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Old 11-12-2008, 04:46 PM
Rick Stevens
 
Default Confused about 64-bit iso; If not a server, then Download a recent Fedora

Doug A. HASLETT-Digital Video wrote:

Chris Henderson, Which CPU do you have; an Intel Core 2 Duo or an AMD x2 ?
Either one will run x86-64.
If you have a different CPU, may need another version (or stay 32 bit OS!)
Am assuming; 1 U R new to GNU/Linux OS; and 2 possibly migrating away from M$ Windoz, 3 not really in need of Server software, 4 ended up in Redhat lists BY FOLLOWING INSTRUCTIONS!
Would recommend using recent Fedora OS (#9). 10 is still in testing but will be released very shortly/later in 2008. Choice depends on age of your equipment, maybe better to use Fedora 8.Good luck D8D
RSVP via email if more info desired as I have 3 years as GNU newbie


Whoa! Formatting, Doug, formatting!

First, yes, there's only one 64-bit kernel for Intelish processors
(that's both AMD and Intel 64-bit chips). There are different
kernels for non-Intelish processors (e.g. Sun SPARC, etc.). The
AMD and Intel 64-bit processors also happily run 32-bit kernels.

There are still issues with a number of third party things not being
available in 64-bit versions (Adobe Flash for example). Unless the OP
really and truly needs the 64-bit features (e.g. heavy number crunching,
flat memory model, etc.), it may be wiser to use the 32-bit version of
the OS. For most tasks there's not a huge performance difference
between the 32- and 64-bit versions.

If the OP needs a stable OS, then Red Hat Enterprise (RHEL) 5 or CentOS
5 (built from Red Hat's source RPMs, but relabeled and tweaked a bit)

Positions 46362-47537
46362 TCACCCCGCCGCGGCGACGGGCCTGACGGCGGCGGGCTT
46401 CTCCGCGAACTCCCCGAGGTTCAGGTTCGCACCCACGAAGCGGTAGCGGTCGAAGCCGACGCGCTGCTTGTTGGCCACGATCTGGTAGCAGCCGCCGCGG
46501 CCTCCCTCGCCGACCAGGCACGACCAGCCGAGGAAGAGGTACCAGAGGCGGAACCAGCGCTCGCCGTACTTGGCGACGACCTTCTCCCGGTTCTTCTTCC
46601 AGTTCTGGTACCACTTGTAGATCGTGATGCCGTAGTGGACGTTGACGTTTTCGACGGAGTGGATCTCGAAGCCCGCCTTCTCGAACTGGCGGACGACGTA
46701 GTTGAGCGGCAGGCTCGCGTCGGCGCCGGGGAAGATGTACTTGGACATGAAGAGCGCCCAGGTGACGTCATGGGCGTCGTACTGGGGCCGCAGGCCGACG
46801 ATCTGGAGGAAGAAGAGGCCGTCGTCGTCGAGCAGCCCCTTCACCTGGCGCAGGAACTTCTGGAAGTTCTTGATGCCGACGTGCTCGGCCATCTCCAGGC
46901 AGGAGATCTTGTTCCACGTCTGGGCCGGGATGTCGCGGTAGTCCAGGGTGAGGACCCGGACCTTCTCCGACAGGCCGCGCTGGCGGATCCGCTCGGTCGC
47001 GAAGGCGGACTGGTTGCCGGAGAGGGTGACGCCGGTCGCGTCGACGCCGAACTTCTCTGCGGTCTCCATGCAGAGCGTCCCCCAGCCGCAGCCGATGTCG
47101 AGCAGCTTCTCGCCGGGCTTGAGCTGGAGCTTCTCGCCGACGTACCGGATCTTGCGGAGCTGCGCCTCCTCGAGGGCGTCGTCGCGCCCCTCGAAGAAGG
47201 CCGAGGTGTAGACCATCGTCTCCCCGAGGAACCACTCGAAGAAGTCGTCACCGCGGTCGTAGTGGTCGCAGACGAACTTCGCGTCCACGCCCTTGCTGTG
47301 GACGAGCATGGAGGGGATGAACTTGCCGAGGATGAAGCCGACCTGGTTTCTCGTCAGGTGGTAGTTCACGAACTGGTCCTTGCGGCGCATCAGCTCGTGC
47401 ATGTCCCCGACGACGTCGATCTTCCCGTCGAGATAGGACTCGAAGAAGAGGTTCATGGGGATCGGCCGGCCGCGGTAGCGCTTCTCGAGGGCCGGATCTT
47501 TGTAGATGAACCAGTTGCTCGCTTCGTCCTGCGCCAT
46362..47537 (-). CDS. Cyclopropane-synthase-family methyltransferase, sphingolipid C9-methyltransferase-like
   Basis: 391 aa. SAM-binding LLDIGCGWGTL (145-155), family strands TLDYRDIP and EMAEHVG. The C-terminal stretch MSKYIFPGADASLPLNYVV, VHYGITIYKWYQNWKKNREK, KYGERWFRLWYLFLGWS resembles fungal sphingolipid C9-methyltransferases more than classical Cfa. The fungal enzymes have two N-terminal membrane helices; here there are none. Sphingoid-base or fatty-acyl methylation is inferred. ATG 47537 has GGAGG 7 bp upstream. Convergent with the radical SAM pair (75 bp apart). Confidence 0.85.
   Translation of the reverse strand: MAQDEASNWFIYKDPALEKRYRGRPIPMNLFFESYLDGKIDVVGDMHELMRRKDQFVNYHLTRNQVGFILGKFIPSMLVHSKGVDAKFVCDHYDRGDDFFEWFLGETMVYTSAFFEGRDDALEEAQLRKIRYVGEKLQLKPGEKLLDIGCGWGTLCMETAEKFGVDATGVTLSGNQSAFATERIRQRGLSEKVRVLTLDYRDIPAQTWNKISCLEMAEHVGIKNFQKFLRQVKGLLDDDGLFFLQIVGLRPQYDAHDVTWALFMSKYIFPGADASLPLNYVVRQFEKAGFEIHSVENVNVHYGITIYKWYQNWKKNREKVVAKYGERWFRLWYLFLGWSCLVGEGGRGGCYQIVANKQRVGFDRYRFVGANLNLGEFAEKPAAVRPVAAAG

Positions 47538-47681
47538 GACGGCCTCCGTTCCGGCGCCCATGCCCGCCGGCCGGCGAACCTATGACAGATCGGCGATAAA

may be a better bet. Those of us in "Fedora Land" admit that Fedora is
more of a test bed (I'd even go so far as calling it a beta--others
disagree) for what eventually becomes RHEL (e.g. RHEL 5 is based on
Fedora 6). We are the "experimental hamsters" for Red Hat, and Fedora
is our maze.

Fedora 9 still has some teething issues and I wouldn't recommend it to a
newbie. Fedora 10 is due to be released on the 20th and indications are
that it'll be a bit more polished than F9 was but it's still a bit
rough around the edges (the KDE desktop continues to evolve and there
have been some last minute changes regarding which applications will be
included).

I don't recommend Fedora 8 (F8) either as it will cease to be actively
supported soon. Generally, a new Fedora is released every 6 months, and
support for older versions halts two months after its second successor

has been released. Based on this, F8 will cease to be actively
supported two months after F10 is released (so, mid-January if the F10
schedule holds).

Also note that Fedora and CentOS don't differentiate between "server"
and "desktop" versions. It depends on what bits you install that sets
the "flavor". If you install the Gnome or KDE desktops and all of their
associated applications, then you've got a "desktop" machine. If you
don't, then you have a "server" (command line access only). And if you
don't boot a "desktop" machine to run level 5 (thereby starting the
GUI system), it runs like a server. Your choice.

Also note that Fedora and CentOS kernels are essentially the "bigmem,
SMP" kernels with no limit on the number of processors (which was the
primary difference between the old RHEL 4 "AS" and "ES" versions).
----------------------------------------------------------------------
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- AIM/Skype: therps2 ICQ: 22643734 Yahoo: origrps2 -
- -
- ...Had this been an actual emergency, we would have fled in terror -
- and you'd be on your own, pal! -
----------------------------------------------------------------------

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